Lose the Ego. Grab a Staff

Lose the Ego. Grab a Staff

  • By: Jim Bean
Wading Staff

There are plenty of fly fishers who plunge boldly into swift and treacherous rivers without the aid of a wading staff. Indeed, there is a widespread sentiment that only a weenie or an overly cautious old fart uses one. I may fit both categories. It’s true that I have less to lose at this age, but I am also more loath than ever to lose it.

When I was in my 20s and 30s, I disdained the use of any staff, but I eventually realized that this macho attitude was working against me. Getting wet wasn’t a big deal (even when I had to dry out half a dozen fly boxes), but a dislocated kneecap, a broken fly rod and two dunked cameras influenced my thinking. I wasn’t inordinately clumsy, I just fished a lot and I was bold. You may be a youthful and nimble-footed wader who strikes out across the Madison River without giving it a second thought, but sooner or later you’re going to wish you had that third leg.

I can still wade all day, but I have noticed that my balance is not always perfecto. Furthermore, those new environmentally sensitive rubber soles, even with cleats, are more slippery than felt. That means I now carry at least a jointed staff, and you should, too.

One of my younger fishing buddies came, albeit belatedly, to the same conclusion. He fashioned a homemade staff out of a telescoping automobile radio aerial (who knows why he thought that was a good idea), and nearly drowned in Tennessee’s South Holston River when the contraption collapsed in rapidly rising water. He washed a mile downstream and had a body temperature of 91 when the emergency team arrived.

Having some sort of wading staff handy is not simply a matter of avoiding an embarrassing fall (or, worse, an untimely demise), it also helps me wade more confidently and cast to fish I couldn’t otherwise reach. Regardless of our age or physical condition, there will always be spots we can’t get to on foot, but a staff extends our range.

The type of wading staff you choose depends upon where you plan to use it. A stout one-piece staff is a superior tool for wading deep or in swift currents. On occasion I have cut a limb to help me across some torrent, but there are better commercial choices, including one-piece wood, graphite, fiberglass and aluminum staffs. You can also easily convert an aluminum ski pole into a sturdy, lightweight staff. Thirty years ago, I paid $20 for a stout pair of split Calcutta cane ski poles made by the Montague Rod Company for the Tenth Mountain Division’s alpine ski units during World War II. I stripped off the white paint, then wrapped and varnished each one like an old fly rod. They’ve served me well, and get a lot of compliments.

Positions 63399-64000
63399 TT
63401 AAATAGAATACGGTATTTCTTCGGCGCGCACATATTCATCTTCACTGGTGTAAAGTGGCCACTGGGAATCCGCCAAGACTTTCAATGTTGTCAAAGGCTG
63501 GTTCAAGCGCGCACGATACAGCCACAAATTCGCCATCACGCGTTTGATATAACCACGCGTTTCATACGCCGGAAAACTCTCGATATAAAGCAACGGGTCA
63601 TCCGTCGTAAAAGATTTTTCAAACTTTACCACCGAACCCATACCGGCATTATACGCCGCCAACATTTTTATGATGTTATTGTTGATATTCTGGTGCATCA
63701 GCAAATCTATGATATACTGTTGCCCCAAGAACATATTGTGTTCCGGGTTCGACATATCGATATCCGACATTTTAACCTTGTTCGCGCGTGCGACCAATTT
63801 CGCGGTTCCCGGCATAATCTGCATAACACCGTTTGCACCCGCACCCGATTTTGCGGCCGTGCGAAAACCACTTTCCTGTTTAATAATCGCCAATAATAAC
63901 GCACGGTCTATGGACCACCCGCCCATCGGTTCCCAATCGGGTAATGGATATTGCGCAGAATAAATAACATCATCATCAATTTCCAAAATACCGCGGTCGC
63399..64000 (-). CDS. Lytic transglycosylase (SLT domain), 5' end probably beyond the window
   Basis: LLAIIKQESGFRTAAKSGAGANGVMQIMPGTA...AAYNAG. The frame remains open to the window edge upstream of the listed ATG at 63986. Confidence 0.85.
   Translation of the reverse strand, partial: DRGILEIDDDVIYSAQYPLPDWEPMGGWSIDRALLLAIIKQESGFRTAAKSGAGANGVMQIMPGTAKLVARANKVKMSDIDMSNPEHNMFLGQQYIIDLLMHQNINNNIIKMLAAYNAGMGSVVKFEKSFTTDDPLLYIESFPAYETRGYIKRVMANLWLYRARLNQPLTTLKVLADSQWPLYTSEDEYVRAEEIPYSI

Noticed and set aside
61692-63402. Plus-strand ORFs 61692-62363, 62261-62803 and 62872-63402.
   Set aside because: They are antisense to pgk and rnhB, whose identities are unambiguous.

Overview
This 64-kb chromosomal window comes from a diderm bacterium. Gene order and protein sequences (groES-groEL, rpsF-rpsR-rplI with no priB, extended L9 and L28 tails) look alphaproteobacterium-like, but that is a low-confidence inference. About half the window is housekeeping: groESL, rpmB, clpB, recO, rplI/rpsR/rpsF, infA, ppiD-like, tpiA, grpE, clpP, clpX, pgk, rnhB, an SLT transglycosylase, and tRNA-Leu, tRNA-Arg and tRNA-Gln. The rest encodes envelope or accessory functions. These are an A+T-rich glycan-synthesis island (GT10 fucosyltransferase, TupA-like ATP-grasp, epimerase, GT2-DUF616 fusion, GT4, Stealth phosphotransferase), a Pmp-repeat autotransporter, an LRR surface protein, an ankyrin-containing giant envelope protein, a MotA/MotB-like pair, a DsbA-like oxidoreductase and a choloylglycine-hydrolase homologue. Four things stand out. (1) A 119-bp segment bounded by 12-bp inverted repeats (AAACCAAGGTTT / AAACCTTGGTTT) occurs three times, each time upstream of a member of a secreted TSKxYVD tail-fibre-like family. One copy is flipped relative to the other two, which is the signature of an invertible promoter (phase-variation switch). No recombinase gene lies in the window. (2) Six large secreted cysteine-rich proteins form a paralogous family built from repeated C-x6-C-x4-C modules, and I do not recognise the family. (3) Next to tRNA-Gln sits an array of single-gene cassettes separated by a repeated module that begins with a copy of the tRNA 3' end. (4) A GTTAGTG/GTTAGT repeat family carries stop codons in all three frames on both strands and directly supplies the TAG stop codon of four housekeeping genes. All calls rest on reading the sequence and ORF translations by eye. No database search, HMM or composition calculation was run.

One-piece staffs, however, are cumbersome to transport, and I also think they are unnecessary for less demanding wading conditions. There are perhaps two dozen jointed staffs available from various manufacturers at prices ranging from about $40 to $150, and they come with convenient belt pouches. The popular jointed Folstaff is a sturdy example, and the only drawback is that the sections can be difficult to separate. You can usually solve this problem by letting the staff warm in the sun, then stick the male end below the stuck joint into the cold water to let the differing temperatures work their magic.

Some jointed staffs employ threaded rings or levers to secure the telescoping sections while others have male/female ferrules connected by a cord with the sections secured by a pop-out pin or similar feature. Reviews of many of these are available online and are worth checking. You don’t want a staff that might separate or collapse suddenly. Also, some staffs fill with so much water they’re a chore to use. Belt-pouch staffs should have a cord that can be tied in an easily loosened slipknot, or a quick release so that you can ditch the staff in an emergency.

My biggest complaint about jointed staffs is that many quiver disconcertingly in heavy current. Still, I believe most jointed staffs are reliable and safe, but I prefer to use them in shallower and less swift rivers where they improve balance and provide some insurance in an emergency. For more extreme conditions, I put my faith in rugged one-piece staffs.

A common mistake is to choose a staff that’s too short. A staff that reaches your armpit, or even shoulder, will let you reach out and brace yourself more firmly when you’re in a tough spot. Finally, if your staff has a tungsten carbide or aluminum tip, don’t let that metal tip drag or rattle on the bottom; that frightens fish. You can retrofit a rubber tip, although aluminum “sticks” best on rocks.

There’s no doubt that this weenie will go tail-over-teacup again some day, but that ever-ready staff trims the odds.

Jim Dean is the former editor of North Carolina Wildlife Magazine, and writes often about fly-fishing.